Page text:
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Watch AMC's "Rubicon" -- And Watch It CLOSELY!
July 30, 2010  | By David Bianculli
 
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Since AMC got into the one-hour drama series business, it's made one masterpiece after another. One was Mad Men, the other was Breaking Bad, and both are still on the air. Starting Sunday night at 8 ET, they're joined by a third new series, a modern-day spy thriller called Rubicon. Is it another TV triumph? Too early to tell. A TV show that should be watched? Most definitely... and very, very closely.

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Rubicon is the story about spies at an American agency that takes all the information gathered by other agencies and tries to make sense of if all. The central characters in this drama are uber-geeks -- the kind of spies who read books on string theory during their off hours, and find hidden meanings in the replication of clues in independently published crossword puzzles.

I've seen the first four hours of Rubicon, which was created by Jason Horwitch and is executive produced by Henry Bromell. (Bromell has a career's worth of impressive TV credits, including Homicide: Life on the Street, Chicago Hope and I'll Fly Away.)

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Two of those hours are shown Sunday from 8-10 p.m. ET -- and by the time they're over, you'll get a feel for the show and its aims. It's a conspiracy-paranoia brain twister -- a drama that, as its creators freely admit, was inspired by, and intended to evoke, such vintage conspiracy movie thrillers as All the President's Men, Three Days of the Condor (left) and The Parallax View.

Those are three of my favorite films from that era, and Rubicon evokes the same "trust no one" feeling nicely. The most notable difference is the pace: After four hours, I'm still not sure where Rubicon is going, much less whether the destination will be worthwhile. But it's a show that keeps you thinking, and guessing -- and one that demands your full attention as well as a hearty supply of patience.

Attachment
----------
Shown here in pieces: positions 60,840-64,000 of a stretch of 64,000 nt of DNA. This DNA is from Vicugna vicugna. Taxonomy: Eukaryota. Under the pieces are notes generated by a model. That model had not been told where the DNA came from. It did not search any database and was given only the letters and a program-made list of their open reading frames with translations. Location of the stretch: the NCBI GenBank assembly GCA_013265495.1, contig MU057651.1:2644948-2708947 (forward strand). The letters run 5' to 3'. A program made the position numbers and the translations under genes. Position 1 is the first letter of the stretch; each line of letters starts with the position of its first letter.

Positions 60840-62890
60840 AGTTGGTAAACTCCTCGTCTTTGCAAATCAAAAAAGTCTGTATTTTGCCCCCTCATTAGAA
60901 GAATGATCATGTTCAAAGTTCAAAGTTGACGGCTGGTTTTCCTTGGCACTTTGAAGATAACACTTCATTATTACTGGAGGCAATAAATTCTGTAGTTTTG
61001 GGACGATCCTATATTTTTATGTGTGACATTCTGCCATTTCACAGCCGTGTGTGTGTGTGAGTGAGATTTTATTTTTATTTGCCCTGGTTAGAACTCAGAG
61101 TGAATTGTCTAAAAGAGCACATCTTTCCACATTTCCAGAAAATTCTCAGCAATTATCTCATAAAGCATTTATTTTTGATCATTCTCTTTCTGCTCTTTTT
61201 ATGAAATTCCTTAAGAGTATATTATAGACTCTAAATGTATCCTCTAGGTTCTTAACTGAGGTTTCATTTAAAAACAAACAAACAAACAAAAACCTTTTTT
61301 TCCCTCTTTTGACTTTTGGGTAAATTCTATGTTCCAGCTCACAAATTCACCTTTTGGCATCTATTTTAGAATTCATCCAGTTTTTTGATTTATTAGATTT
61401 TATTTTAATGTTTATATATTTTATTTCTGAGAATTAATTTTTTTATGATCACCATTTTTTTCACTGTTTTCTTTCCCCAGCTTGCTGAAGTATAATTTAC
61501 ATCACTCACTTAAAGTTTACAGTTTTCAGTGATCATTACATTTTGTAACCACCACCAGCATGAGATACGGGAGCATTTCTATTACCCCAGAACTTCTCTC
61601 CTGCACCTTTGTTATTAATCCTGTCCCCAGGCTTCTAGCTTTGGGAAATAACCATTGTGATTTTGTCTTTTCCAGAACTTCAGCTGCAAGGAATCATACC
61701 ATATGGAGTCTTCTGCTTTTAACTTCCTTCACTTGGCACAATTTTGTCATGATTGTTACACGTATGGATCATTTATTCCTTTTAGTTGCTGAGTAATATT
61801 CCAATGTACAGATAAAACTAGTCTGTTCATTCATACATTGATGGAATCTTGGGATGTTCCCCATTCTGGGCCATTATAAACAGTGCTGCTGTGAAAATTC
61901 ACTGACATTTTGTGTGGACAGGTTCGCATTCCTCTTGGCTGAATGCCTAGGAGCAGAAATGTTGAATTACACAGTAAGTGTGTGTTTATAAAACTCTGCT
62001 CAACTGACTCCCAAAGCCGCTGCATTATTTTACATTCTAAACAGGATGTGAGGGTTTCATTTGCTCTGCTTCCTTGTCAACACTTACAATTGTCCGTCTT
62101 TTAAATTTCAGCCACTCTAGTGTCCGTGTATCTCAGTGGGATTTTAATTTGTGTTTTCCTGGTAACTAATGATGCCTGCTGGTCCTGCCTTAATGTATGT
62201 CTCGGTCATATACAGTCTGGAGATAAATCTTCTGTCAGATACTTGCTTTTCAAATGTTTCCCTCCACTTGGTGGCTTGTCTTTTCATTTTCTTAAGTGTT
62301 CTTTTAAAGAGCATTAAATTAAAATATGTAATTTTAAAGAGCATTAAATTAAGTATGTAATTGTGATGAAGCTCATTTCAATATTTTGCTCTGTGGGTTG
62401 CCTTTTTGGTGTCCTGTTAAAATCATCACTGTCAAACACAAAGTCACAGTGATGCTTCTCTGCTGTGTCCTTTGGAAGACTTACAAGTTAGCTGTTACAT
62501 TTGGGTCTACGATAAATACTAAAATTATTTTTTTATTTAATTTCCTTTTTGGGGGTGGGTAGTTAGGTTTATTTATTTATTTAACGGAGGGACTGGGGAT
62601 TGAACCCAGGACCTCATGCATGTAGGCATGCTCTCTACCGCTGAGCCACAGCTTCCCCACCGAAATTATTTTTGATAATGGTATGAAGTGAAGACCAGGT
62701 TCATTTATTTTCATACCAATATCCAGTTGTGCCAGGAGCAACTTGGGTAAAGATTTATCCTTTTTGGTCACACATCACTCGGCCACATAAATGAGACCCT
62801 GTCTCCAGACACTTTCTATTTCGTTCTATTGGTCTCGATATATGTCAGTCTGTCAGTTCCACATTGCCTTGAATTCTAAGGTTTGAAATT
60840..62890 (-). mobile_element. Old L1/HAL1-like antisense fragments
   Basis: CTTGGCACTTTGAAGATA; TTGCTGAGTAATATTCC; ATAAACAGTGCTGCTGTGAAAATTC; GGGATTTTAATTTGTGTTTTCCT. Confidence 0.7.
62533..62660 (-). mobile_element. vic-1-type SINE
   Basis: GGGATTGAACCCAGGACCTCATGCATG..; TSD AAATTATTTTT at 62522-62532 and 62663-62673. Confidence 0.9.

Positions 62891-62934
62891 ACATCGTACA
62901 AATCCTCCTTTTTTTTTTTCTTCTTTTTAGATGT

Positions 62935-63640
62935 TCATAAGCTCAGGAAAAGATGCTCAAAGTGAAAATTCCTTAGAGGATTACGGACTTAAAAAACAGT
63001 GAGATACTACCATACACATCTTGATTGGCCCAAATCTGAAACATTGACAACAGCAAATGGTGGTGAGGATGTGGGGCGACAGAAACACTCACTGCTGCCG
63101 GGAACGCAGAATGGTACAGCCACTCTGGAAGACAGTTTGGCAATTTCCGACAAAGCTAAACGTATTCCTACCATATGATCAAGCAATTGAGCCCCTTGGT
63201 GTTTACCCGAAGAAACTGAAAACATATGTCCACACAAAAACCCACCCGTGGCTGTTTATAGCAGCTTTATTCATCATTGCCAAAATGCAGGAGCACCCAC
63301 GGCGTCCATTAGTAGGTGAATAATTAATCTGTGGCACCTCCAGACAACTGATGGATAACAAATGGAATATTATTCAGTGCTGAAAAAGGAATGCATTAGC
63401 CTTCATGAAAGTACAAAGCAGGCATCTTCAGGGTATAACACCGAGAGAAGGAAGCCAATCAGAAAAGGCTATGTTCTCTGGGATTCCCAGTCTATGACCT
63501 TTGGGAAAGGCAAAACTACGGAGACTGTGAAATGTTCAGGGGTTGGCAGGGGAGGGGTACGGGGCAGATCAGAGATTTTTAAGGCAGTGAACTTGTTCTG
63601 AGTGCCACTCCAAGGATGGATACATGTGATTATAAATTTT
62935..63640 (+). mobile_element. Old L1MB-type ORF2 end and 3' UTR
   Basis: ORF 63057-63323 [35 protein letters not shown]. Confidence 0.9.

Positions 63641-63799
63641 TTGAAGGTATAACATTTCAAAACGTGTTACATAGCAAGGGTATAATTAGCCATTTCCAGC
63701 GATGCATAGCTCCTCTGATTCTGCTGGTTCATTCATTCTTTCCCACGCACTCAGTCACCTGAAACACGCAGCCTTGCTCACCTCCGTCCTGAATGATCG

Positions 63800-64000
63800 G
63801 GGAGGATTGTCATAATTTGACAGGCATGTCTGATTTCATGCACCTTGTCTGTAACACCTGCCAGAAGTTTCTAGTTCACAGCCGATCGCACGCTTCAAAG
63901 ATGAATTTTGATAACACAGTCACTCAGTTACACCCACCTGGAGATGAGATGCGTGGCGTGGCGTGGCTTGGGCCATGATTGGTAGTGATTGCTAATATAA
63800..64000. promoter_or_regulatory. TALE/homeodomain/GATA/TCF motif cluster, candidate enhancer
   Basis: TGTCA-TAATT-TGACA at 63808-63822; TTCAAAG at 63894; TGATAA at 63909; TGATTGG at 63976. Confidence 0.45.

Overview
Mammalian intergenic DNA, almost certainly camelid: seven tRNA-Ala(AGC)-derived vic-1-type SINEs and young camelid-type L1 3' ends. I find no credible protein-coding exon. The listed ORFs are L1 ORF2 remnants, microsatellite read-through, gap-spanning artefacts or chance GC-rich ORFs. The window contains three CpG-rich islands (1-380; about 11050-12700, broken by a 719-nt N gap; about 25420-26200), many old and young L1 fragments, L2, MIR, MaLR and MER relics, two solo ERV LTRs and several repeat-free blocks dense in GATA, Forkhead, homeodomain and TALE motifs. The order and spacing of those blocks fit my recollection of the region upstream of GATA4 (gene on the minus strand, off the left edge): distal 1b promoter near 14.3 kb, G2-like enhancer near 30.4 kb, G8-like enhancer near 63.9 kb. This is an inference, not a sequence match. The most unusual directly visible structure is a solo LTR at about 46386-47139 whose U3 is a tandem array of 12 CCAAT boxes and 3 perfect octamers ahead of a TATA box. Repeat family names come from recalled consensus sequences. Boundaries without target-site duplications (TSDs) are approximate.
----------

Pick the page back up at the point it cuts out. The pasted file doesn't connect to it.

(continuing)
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I can't say this clearly enough: You cannot watch Rubicon casually and expect to follow it, much less enjoy it.

Unlike so much of what passes for TV drama these days, it is not a show that rewards or tolerates multi-tasking. Watch Rubicon, and watch it attentively -- or don't bother watching it at all.

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Otherwise, if you're doing the bills, or the dishes, or reading the paper (hah: like that still happens!), you'll miss too much.

Like, for example, the four-leaf clover that pops up as a menacing, unexplained harbinger of doom. Or the number "13" that pops up not only as an important numbered spot in a parking lot (see photo at top of column), but as the very first word spoken in this series, yelled as part of a hide-and-go-seek countdown as a young boy runs in the snow.

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Rubicon stars James Badge Dale, who played Leckie on HBO's The Pacific, as Will Travers, the string-theory-reading loner at the New York-based intelligence analysis agency, innocuously named the American Policy Institute. His boss, the only person at API to whom he relates, is David Hadas, played by wonderful character actor Peter Gerety. Early on, Will takes his puzzling crossword-puzzle discovery to David, which sets a whole round of even more mysterious moves and counter-moves into action.

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But action, really, may be too strong a word. Rubicon, at least in the first four hours, is more obsessed with mood than with mayhem. Characters count more than carnage. To find the closest equivalent in a previous TV spy drama, you have to go all the way back to that classic Alec Guinness vehicle, the imported 1979 miniseries brilliantly dramatizing John Le Carre's Tinker, Tailor, Soldier, Spy.

Time, and future episodes, will tell whether Rubicon earns that comparison more fully -- and deserves the heaps of praise duly bestowed upon Mad Men and Breaking Bad, rather than the equally duly bestowed disappointment heaped upon AMC's misfire of a miniseries remake of another classic paranoia spy drama, The Prisoner.

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Rubicon is a big risk for AMC, because many viewers will give up on it early because too little is explained or resolved. (Running the first two hours as a double-header is a clever move.) But Rubicon, also, is a smart risk, and a smart show -- AMC, right now, is as interested in building reputation as viewership. And Rubicon, when the jigsaw puzzle is more complete, may well turn out to be another key piece.